One thing I noticed is that it really defined the quality of relationships that I had left - Quality colleagues were happy for me, they could see that I was improving and they were well wishing for the best (offering recommendations and telling me about placements for the future). The process revealed a lot of colleagues that used to act like we were very tight when I was producing a lot for them, but afterwards would simply scoff at the idea of taking so much time off, thought I was stupid, or were resentful that I was taking the time off and hinted that it would destroy my life. The whole process helped a lot with weeding out from my network people that were quality or not. 

  • 16
Dec 6, 2021 - 12:01pm

Thanks for sharing your experience with those who have less career experience. Can you elaborate on what you did when you took a year off and before you got into the new career? It sounds like it was initially a rough period of coping with loss as well as rethinking your values.

I myself made the goal of de-prioritizing my career in 2021 in order to focus on other aspects of my life which I neglected - relationships, longboarding, going for random walks around town, clubbing, meeting new friends, sitting at home and just chilling, watching tv, pottery nights with friends, therapy homework etc. I also did a fair amount of freelancing in order to gain experience working across very different industries and teams. It's been a good re-set and I'm grateful I had the chance to step back.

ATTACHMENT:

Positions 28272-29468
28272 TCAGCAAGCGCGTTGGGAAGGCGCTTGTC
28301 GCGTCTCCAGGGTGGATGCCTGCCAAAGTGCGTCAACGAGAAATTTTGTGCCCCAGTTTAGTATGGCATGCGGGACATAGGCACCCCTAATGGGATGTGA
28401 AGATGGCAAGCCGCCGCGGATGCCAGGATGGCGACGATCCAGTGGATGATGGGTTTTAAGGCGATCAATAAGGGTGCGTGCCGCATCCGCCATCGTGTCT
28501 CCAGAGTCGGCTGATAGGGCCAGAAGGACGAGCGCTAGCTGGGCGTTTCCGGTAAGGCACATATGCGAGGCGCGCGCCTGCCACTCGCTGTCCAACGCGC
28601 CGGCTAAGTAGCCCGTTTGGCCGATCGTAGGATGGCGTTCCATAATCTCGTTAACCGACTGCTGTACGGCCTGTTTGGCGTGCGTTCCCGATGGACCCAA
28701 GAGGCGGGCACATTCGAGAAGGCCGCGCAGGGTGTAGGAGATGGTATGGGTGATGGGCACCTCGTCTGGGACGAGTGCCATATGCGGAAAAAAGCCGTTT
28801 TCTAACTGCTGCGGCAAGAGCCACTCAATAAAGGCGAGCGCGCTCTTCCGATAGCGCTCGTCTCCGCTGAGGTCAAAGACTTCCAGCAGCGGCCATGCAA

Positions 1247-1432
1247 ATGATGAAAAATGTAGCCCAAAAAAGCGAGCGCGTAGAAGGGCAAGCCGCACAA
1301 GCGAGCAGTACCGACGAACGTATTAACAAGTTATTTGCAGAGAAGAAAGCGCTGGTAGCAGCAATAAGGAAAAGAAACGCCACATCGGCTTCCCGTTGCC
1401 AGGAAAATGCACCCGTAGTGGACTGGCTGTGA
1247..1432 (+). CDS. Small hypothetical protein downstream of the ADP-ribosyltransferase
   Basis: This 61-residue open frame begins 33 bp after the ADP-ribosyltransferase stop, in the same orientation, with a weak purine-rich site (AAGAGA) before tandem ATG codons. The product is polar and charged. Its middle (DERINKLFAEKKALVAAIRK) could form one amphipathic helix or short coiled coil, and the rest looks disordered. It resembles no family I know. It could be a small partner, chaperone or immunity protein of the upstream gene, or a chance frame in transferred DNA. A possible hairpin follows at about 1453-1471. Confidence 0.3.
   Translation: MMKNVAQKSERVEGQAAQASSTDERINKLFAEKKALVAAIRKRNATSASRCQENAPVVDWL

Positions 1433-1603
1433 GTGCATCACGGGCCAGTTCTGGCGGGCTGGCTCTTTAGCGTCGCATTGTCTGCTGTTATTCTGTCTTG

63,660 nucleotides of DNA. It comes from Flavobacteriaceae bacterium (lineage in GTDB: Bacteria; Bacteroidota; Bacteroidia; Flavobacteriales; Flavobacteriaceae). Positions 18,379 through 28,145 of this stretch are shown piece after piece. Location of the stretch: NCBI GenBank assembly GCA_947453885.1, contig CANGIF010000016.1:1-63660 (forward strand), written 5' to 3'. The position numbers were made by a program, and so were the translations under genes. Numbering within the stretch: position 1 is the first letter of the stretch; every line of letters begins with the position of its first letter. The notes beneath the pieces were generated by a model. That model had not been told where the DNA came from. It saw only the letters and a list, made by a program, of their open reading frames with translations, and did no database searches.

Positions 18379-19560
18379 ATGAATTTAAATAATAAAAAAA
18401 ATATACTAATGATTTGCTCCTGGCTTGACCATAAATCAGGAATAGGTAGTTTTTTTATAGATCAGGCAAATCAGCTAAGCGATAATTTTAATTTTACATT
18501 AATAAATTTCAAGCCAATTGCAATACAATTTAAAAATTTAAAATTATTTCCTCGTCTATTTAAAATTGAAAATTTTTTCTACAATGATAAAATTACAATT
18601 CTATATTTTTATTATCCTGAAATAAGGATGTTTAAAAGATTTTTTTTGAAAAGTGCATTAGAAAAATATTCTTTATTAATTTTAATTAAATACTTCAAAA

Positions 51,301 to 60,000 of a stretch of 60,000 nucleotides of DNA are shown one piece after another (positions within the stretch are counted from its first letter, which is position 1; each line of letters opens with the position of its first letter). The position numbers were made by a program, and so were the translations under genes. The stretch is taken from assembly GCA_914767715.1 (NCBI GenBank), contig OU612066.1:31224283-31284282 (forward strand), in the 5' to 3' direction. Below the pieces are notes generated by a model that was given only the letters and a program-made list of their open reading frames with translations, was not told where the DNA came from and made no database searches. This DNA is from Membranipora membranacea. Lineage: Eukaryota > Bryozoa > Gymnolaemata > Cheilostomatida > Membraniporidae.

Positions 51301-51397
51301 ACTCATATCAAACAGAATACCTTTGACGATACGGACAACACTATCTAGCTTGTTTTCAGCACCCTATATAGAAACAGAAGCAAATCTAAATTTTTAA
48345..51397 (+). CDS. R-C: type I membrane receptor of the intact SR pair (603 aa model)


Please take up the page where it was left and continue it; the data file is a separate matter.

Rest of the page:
Dec 6, 2021 - 12:25pm

I just posted a reply above so a little copy/paste but I was doing a lot of car-living driving around the west, I did a lot of fishing, travel, exercise, and visiting various friends. I tried to give myself goals (I wanted to bike across japan, or climb a mountain, or work at a ski resort), but for about a 2 year period I was sorta just moving with the wind. For a year I was straight travelling, but I would call myself a bum for at least 2 years. It was a lot of introspection because I felt like I blew up a very secure spot, but the funny thing in life is when you leave NYC and aren't comparing yourself to all the type A's in your network and start to have some colleagues that went an untraditional path you aren't going to feel as bad about yourself, everyone is walking a different path. 

When I went back to working full time I wanted to start a business because it had always been a dream of mine. I ended up using my finance background to eventually buy a plant watering business with an absentee owner. I worked on the business full time, built it up a good bit and expanded the business into different sections (weirdly enough I now do a lot of plant-selling, nursury, and furniture refurbishing to get into fatter margins). I own some real estate right now, own a business, and things are working a lot better for my personality type where I can set my own path a bit more.

Its good you were able to de-prioritize career for awhile, its something that I think can benefit career progression and really helps you set what you value in life a bit more clearly than when you are 24/7 on the grind. 

  • 6
Dec 6, 2021 - 2:09pm

Thanks so much for the thorough reply. The period sounds like the breather you needed between IB and working on your own business. That lifestyle is night and day compared to what you were doing before, and you gained so much life experience and memories out of it. I can also relate to how a change in your environment, and the people you're surrounded by translates to changes in what you want out of your own life.